During his five weeks on the job, Russell Seymour’s office at the Mason Enterprise Center has all the markings of a just-moved-in appearance. But he pulls out a large black binder to prove that he has brought the best of his past experience with him to Leesburg.
It’s full of plastic sheets of business cards, from site selection companies, businesses, developers and more, who he’s interacted with over the years.
“I have three of these,” he said of the binders.
Not much dust has collected on the binders over the years, as he’s constantly flipping through the pages to see who he hasn’t touched base with recently and, now, who he can tell about Leesburg.
“I’ve started to do some of that,” he said this week. “There’ll be a lot more of that. It’s part of what we do … these are the things to make sure we’re consistently doing the outreach. I don’t want people to ever say we haven’t heard about Leesburg.”
As he’s settling in to his new office, as well as his new Leesburg home, he’s leaned on outgoing department director Marantha Edwards to help him make connections in the community and bring him up to speed on the current economic development efforts in town. He’s also acquired a library of studies past and present, all with their own suggestions on what should be done to make the town a better place to live, work, play, and own a business.
Seymour had made it clear before he started his new gig that he was a face-to-face guy, who preferred in-person meetings with businesses and others in the community to email or phone calls.
“One of the first things I tell them is ‘I’m here to listen, let’s start the conversation. Whether you’ve had a wonderful experience or an experience we need to work on we’re starting a new page here’,” he said.
That “new page” will have some overlap from his predecessor Edwards, and borrow on the expertise shared in all the studies on the town’s economic development efforts over the years. Seymour is frank about towing the line between coming in with a fresh perspective and undoing some of the positive work that has occurred, or is currently underway. He said both Edwards and Town Manager Kaj Dentler have been open with Seymour about wanting him to form his own opinions about the town’s economic development environment, rather than filling his head with preconceived notions.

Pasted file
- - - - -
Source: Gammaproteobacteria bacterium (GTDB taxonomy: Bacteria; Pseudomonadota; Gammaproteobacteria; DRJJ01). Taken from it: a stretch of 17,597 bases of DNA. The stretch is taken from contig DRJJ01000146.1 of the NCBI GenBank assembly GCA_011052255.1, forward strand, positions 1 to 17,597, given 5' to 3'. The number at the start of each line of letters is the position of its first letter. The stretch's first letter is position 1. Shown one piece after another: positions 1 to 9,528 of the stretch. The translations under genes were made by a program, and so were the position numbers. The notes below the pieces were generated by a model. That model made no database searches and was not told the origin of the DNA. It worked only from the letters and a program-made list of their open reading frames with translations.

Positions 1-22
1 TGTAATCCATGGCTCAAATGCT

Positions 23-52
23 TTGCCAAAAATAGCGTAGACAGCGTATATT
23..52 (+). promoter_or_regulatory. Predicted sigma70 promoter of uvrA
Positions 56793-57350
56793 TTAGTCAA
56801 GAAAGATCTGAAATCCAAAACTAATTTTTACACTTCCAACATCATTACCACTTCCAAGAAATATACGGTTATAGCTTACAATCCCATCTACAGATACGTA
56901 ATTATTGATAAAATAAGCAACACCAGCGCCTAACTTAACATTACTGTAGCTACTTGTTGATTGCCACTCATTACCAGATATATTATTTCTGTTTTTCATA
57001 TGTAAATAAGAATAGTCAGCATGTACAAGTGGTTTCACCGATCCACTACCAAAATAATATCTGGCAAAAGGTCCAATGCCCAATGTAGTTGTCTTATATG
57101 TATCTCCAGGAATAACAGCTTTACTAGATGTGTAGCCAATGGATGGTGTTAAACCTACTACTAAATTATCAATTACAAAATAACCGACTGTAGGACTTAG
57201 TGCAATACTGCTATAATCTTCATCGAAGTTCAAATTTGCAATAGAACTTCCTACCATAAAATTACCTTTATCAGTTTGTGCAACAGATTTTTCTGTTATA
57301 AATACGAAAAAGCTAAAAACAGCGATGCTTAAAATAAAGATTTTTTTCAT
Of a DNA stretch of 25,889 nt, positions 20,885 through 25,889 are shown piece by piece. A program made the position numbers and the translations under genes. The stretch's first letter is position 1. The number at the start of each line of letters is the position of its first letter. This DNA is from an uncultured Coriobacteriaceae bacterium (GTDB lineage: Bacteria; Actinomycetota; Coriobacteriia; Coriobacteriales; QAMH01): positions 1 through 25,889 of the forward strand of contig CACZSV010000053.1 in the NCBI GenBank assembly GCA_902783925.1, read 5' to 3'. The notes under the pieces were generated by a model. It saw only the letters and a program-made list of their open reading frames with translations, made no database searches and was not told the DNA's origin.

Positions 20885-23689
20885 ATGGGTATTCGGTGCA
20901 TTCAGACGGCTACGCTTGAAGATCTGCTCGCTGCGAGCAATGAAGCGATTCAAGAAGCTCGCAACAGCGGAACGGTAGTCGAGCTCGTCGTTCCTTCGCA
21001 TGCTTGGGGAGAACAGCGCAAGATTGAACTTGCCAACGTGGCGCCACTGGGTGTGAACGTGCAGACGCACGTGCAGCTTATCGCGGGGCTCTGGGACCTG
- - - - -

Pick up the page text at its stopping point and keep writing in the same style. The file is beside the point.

“Do I have a new vision after five weeks? No. That would go against everything I said … about preconceived notions,” he said. “There’s no cookie-cutter approach [to economic development]. To come in to do that would be a disservice to this community.”
An initial priority for Seymour has been preparing for the upcoming budget season, with Dentler expected to present the biannual budget at the end of February. Seymour noted he already has “four file folders full” of budget-related information. Making sure his goals and priorities are set as the head of the town’s economic development efforts is paramount before making any new requests, he said.
“This year, we’re really looking at are there any significant changes we need to make for where we want to be for the next budget cycle. And, in looking at where we’re at, seeing if there’s anything on a smaller scale we need to tweak to meet some of the new goals. I’m also working on establishing new goals now,” he said. “One of the things that’s important is that you set goals and priorities before you start committing resources to it, rather than constantly trying to shape your goals to the resources you have. You don’t want to exceed or under-cut your resources.”
The Economic Development Department has long had the reputation of doing more with less, owing to its small staff and modest budget. Once Edwards leaves her post Dec. 22, Seymour will be the sole member of the department. But Seymour said he will rely on the “team” around him—that includes both Leesburg’s senior staff members and department heads, members of the business community.
“One of the things that really struck me during the interview process and even up until [now] is this idea of a team. That is so rare,” he said. “We had a discussion about where we strategically want to be. You really have to be on the outside and come into a situation like Leesburg where you see this team. We’re a small group but from what I’ve seen with the people I’ve met with so far, I’d put their capabilities up against anybody.”
The idea of “team” comes up consistently when Seymour speaks—both in what he as department director and the greater town can accomplish.
“Team is a big word for me,” he said.
Ensuring that the town makes itself an attractive place to launch or relocate a business is paramount, he said, but of equal importance is retaining existing businesses, which can be another locality’s target.
Seymour points to the resurgence of the downtown area in particular, and the growth surrounding it. Gone are the days where town residents had to leave Leesburg’s corporate limits for shopping, dining or recreational opportunities, as many have cropped up in town in recent years. Now, he says, the goal is to ensure that more and more residents don’t have to leave town for high-quality, well-paying jobs. Both the downtown and Leesburg’s high quality of life can be held up as assets for corporations looking to locate in the county seat, he said.
“One of the things that’s really important for economic development is you want to provide local jobs. Retail, services are critical but that’s not the only part of economic development. It can’t be. You have to provide local jobs,” he said. “So, when you look at your local residents, [you look at] where do [they] have to go to work. If they can’t work locally, we have to figure out where they’re going to look for those types of jobs, and see if can we get those types of jobs here. If we can take quality of life a step further, they then can go to lunch locally, shop locally more, it’s a boom for retail and service-based businesses. There’s that ripple effect.”